•  prevention, diagnosis, treatment services, storage and/or distribution of medicines, medicine production, analysis and diagnosis laboratories, hospital services, emergency services, supply of medical devices with an impact on life, public services of emergency medical assistance, management of the national health insurance system and of the data specific to the providers of medical services.

(vi) drinking water supply

  •  the management of the river basin, capturing and treating raw water, transport and distribution of drinking water, collecting and treating used water, providing bottled drinking water.

(vii) digital infrastructure

  •  IXP (internet exchange points): internet traffic exchange services;
  •  DNS (domain names servers): resolver DNS server operations, operations of DNS server authorisation, priming;
  •  TLD (top level domains): .ro domain names management and hosting, top level domain registration and allocation.

3. What are the threshold values for identifying operators of essential services

The NIS Directive provided for the Member States to identify the threshold values that set the significant disruptive effect of the incidents at the level of the networks and informatic systems of the essential services providers.

After receiving the reasoned opinion issued by the European Commission, the Romanian Government has expedited the process of setting the threshold values and has published the same in order to be used in identifying the operators of essential services.

The thresholds set through Government Decision no. 976/2020 are both intersectoral, meaning that the same are applicable to all the seven sectors under the scope of the NIS Law, and sector-specific for each of the above-mentioned sectors.

The intersectoral thresholds relate to:

  • the number of users relying on the respective services, with the following threshold indicators: minimum 55,000 affected users or minimum 22,600 affected contracts or minimum 2 affected sectors or minimum 3 affected operators of essential services;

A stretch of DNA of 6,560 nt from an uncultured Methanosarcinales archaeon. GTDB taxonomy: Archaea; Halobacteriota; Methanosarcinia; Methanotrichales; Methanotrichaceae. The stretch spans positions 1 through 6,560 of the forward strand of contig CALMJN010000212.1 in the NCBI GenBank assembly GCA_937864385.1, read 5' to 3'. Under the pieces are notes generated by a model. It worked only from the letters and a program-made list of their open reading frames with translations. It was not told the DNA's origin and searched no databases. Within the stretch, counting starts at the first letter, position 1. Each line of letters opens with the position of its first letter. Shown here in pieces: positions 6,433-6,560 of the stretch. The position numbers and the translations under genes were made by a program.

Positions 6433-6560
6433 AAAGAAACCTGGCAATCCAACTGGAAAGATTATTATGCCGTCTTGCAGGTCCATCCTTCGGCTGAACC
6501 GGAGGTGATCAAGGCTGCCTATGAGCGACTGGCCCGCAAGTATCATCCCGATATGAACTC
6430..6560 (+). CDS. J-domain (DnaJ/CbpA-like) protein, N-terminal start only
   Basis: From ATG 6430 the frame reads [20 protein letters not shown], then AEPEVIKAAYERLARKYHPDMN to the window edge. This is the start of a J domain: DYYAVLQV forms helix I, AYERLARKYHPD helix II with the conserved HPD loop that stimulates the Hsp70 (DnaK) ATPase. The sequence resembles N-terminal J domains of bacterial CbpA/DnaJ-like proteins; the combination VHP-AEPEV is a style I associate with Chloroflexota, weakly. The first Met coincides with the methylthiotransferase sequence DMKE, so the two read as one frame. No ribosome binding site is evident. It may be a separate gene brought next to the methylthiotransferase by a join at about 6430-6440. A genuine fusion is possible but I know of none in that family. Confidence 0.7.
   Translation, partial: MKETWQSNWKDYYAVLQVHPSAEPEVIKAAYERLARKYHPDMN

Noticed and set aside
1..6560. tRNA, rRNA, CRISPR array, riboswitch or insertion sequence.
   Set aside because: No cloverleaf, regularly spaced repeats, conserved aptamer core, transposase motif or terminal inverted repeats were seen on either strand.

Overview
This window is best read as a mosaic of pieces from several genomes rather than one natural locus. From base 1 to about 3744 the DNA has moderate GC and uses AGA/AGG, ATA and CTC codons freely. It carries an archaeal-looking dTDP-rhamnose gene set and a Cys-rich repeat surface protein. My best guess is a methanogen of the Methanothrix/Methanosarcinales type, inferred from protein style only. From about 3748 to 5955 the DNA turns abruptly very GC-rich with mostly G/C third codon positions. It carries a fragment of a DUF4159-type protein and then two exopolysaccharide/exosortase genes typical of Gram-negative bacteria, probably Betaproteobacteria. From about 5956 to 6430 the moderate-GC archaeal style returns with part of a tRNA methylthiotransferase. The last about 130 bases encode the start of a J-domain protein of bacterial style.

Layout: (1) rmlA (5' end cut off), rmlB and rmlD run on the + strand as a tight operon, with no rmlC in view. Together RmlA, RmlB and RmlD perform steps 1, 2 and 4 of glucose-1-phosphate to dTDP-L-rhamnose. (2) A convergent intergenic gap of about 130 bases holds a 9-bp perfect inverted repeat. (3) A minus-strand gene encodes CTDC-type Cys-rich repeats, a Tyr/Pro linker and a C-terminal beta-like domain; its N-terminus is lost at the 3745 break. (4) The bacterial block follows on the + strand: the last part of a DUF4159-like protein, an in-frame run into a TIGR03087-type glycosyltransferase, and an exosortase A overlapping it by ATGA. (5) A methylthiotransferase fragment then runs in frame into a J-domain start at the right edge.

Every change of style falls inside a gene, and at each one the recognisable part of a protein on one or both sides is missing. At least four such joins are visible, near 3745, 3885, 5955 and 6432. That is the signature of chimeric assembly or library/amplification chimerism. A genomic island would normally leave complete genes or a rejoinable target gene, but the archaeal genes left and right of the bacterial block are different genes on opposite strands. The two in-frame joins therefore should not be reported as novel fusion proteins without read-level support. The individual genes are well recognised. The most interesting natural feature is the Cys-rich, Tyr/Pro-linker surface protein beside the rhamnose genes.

• the impact of the incidents with respect to their intensity and duration: minimum one-hour duration or minimum one Gbps intensity, or minimum a 5% affected market share;
  • the geographic distribution of the affected areas: minimum one county, or minimum 3 administrative units (out of which at least one is a city/town) or minimum 5 administrative units that are not cities/towns, or minimum 2 countries or minimum one alternative means for providing the service;

The sector-specific thresholds include some concrete values for different criteria and metrics used for the activities in each sector (for example, in the electric energy sector, the drinking water supply). However, for most actors and activities in the specific sectors (such as, for example, the banking system, the financial infrastructure system, the medical assistance system and the digital infrastructure system), the incidents must be reported without exception.

4. What remains to be done

Following the publication of these two Government Decisions, the companies operating in the sectors that are in the scope of NIS Law have until December 17, 2020 to assess both the list of essential services and the thresholds provided by the legal enactments in order to decide if they qualify as essential services providers that must register with CERT-RO.

Nevertheless, NIS Law just started to be fully applicable in Romania. Therefore, it will be interested to see all the further developments in this respect in both regulation and jurisprudence.